Crook County and Prineville leaders literally spent a couple of years preparing for the 2017 solar eclipse and the amount of people, vehicles and chaos it would potentially bring to the community.
Local emergency managers met numerous times with law enforcement and fire personnel as well as with other emergency response personnel throughout Central Oregon and beyond. They held mock exercises, planned for a huge amount of people. They anticipated traffic so bad it would render locals unable to travel. They imagined an influx of people so great that people should buy groceries, gasoline, water and medications up to two weeks in advance.
As you read this, the eclipse has passed and the community has seemingly survived it — and it wasn't always easy or pretty. Last Wednesday and Thursday, Prineville witnessed a traffic jam of visitors to Symbiosis, a local music and eclipse festival in Big Summit Prairie, that surpassed anything witnessed during the busiest hunting season or Roundup week. Vehicles waited bumper to bumper in a line from the event entrance back to town — nearly 40 miles away! Suddenly Prineville had attained national attention for something besides Facebook and Apple — eclipse traffic.
The event also saw its share of emergencies — about three missing person reports, a handful of car fires, some motor vehicle accidents serious enough to require air ambulance and even a person run over by another vehicle.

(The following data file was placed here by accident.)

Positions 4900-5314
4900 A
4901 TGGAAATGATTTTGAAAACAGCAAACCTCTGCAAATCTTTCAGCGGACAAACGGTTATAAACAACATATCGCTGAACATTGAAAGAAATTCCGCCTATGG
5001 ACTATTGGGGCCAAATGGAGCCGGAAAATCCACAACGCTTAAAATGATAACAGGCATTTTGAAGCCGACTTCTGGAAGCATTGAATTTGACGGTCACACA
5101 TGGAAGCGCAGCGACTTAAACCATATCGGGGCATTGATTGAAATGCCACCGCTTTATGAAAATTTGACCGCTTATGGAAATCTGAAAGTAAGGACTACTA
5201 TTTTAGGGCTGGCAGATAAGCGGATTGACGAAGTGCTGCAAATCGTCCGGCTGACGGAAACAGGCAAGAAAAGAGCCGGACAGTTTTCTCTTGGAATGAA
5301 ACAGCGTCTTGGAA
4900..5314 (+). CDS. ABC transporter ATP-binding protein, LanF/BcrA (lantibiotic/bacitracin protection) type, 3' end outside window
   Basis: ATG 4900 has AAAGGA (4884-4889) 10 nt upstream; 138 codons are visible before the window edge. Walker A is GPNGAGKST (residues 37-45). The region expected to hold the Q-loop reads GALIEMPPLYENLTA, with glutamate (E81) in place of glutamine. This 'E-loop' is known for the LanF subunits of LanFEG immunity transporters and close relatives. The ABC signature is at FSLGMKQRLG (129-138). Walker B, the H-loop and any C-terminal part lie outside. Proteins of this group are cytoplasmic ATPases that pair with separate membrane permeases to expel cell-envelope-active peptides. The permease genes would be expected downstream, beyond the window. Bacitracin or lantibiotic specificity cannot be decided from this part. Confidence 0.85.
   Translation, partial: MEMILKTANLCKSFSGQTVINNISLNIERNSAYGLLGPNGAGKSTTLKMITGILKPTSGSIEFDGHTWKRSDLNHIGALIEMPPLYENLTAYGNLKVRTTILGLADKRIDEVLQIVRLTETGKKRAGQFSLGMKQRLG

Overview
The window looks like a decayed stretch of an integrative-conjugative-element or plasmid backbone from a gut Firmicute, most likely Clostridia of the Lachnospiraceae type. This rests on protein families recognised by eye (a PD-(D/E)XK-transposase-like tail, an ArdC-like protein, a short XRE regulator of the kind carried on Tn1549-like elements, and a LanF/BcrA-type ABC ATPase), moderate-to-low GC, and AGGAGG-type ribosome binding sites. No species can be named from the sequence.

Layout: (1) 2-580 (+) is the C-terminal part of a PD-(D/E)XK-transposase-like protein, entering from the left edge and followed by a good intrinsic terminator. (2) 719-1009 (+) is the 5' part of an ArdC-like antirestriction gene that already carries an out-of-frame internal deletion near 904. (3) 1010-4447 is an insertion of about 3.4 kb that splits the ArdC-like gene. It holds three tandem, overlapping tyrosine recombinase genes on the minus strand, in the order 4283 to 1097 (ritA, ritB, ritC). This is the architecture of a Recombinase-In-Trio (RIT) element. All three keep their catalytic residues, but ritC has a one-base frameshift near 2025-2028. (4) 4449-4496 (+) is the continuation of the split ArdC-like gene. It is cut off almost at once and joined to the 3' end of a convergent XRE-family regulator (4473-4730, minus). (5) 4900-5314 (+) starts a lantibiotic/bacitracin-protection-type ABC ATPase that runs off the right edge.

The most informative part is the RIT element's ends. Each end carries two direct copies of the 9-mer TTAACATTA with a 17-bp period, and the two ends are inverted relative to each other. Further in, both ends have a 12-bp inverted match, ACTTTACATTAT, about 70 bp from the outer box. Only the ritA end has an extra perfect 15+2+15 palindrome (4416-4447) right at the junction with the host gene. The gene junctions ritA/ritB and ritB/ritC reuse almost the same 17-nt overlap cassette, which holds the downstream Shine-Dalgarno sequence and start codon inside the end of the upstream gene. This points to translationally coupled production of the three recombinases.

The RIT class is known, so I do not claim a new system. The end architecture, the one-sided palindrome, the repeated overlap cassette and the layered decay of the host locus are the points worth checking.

But through it all, the majority of the people within Crook County borders — residents and visitors — enjoyed the community and the many businesses, booths, festivals and more that it has to offer.
It is hard to imagine how badly this could have gone if community leaders and emergency responders had not spent numerous months preparing for anything and everything that could happen. Would the fall-out from unheard-of traffic been worse? Would response time to vehicle accidents have suffered? Would people have found the missing persons as quickly?
There is truly no way to know these answers for certain, but between the many planning sessions, and the admirable and largely successful attempt by law enforcement to keep citizens apprised of situations as they arose, this community took a very large bull by the horns and more or less kept it on the intended path.
Prineville survived the eclipse and as a result, the community was able to enjoy what proved to be a truly magnificent and one-of-a-kind cosmic spectacle.